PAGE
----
Estimates indicate that the coronavirus disease 2019 (COVID-19), which is caused by infection with the severe acute respiratory syndrome coronavirus 2 (SARS-CoV-2), has been diagnosed in over 170,000 pregnant people in the United States between January 2020 and February 2022. During this same time period, over 29,000 pregnant people were hospitalized due to this disease.
Pregnancy is associated with increased susceptibility to hypoxemia, altered immune function, and a hypercoagulable state, all of which could worsen COVID-19 maternal outcomes. However, previous findings from studies conducted during the early stages of the pandemic were not definitive due to limited sample sizes.
Study: Comparison of Severe Maternal Morbidities Associated With Delivery During Periods of Circulation of Specific SARS-CoV-2 Variants. Image Credit: Blue Planet Studio / Shutterstock.com
The evolution of the pandemic, along with the emergence of new SARS-CoV-2 variants, allows for more studies to be conducted on the impact of SARS-CoV-2 infection on poor maternal outcomes. Some of these outcomes include preeclampsia, eclampsia, hemolysis, elevated liver enzymes, and low platelets (HELLP) syndrome, low birth weight, preterm birth, intensive care unit (ICU) admission, sepsis, infections with other pathogens, and maternal death.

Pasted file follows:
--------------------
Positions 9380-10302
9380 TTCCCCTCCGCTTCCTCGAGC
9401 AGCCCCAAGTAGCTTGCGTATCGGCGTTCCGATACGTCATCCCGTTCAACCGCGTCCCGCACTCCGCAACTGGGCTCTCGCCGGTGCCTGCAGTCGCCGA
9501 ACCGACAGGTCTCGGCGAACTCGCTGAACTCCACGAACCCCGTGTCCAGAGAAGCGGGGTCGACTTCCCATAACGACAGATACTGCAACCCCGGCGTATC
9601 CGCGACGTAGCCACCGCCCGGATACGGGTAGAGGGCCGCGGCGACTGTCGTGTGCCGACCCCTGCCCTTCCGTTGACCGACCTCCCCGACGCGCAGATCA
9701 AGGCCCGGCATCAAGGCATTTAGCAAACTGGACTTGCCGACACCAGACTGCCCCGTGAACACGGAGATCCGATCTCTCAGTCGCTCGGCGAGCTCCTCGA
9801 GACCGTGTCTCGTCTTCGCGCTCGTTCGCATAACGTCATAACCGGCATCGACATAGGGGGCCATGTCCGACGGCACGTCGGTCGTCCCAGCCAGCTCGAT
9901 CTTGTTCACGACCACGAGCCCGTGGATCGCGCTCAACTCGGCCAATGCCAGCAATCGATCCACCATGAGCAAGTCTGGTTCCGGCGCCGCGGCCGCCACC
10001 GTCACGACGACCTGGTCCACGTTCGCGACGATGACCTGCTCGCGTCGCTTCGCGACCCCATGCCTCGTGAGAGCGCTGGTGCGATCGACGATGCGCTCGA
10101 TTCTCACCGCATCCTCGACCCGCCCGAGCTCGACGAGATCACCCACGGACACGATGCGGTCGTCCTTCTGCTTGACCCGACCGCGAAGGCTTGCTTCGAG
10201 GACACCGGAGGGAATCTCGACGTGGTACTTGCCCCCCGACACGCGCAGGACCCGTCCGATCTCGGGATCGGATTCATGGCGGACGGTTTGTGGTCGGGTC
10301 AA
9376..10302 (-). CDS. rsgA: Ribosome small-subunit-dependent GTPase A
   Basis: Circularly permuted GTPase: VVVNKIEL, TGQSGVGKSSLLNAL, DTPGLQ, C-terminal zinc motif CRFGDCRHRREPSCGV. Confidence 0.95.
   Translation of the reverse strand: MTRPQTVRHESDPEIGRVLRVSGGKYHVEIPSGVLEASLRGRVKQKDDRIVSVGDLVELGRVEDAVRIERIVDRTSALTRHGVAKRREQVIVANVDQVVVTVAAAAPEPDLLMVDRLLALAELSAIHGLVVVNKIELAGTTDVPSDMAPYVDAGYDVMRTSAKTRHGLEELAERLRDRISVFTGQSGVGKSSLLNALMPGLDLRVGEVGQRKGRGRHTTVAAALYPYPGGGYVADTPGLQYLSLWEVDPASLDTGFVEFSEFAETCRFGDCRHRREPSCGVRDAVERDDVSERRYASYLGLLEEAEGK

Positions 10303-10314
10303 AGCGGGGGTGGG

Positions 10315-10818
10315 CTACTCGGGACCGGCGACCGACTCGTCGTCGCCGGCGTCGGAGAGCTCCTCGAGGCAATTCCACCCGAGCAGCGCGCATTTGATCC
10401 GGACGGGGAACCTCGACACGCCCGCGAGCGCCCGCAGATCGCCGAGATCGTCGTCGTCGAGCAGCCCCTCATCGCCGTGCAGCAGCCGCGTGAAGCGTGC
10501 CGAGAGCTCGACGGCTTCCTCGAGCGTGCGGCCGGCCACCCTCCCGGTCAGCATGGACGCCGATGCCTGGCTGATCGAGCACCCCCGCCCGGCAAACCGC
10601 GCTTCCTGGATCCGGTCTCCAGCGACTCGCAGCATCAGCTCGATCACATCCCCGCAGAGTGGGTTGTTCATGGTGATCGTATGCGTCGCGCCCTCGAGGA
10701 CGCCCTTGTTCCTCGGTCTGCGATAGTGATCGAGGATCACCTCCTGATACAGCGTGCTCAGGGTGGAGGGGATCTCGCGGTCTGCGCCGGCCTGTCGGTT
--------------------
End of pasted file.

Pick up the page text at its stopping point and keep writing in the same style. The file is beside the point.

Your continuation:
The SARS-CoV-2 Delta (B.1.617.2) variant was the dominant circulating strain in the U.S. in July 2021. Studies during that period reported higher severity of infections and adverse outcomes among pregnant women as compared to previous waves.
By December 2021, the SARS-CoV-2 Omicron (B.1.1.529) variant became the dominant circulating strain in the U.S.; however, this variant was associated with reduced disease severity as compared to the Delta variant. Maternal outcomes for pregnant women infected with the Omicron variant have not been characterized.
A new JAMA Network Open study evaluates the association between severe maternal morbidities (SMM) and SARS-CoV-2 infection.
The U.S. Centers for Disease Control and Prevention (CDC) defines SMM as unexpected outcomes during delivery and labor. Taken together, SMM consists of 21 health indicators that describe any short- or long-term consequences to the health of an individual.
About the study
The current study involved pregnant patients who delivered in 32 hospitals located across eight U.S. states, including Tennessee, Michigan, Florida, Alabama, Indiana, Texas, New York, and Maryland. The study was conducted between March 2020 to January 2022, which was further divided into four time periods based on the dominant circulating SARS-CoV-2 strain at the time.
The wild-type strain dominated from March 2020 to December 2020, whereas the Alpha variant was the dominant circulating strain between January 2021 to June 2021. Between July 2021 to November 2021, the Delta strain was the dominant circulating strain, whereas the Omicron variant dominated from December 2021 to January 2022.
Polymerase chain reaction (PCR) nucleic acid amplification testing was used to confirm SARS-CoV-2 infection. Data on SMM outcomes, race, ethnicity, SARS-CoV-2 infection status, and other patient-related information were collected.
The primary outcome was defined as the occurrence of an SMM event during hospitalization for delivery. Secondary outcomes included the total number of SMM events, as well as any non-respiratory, respiratory, and non-transfusion SMM events.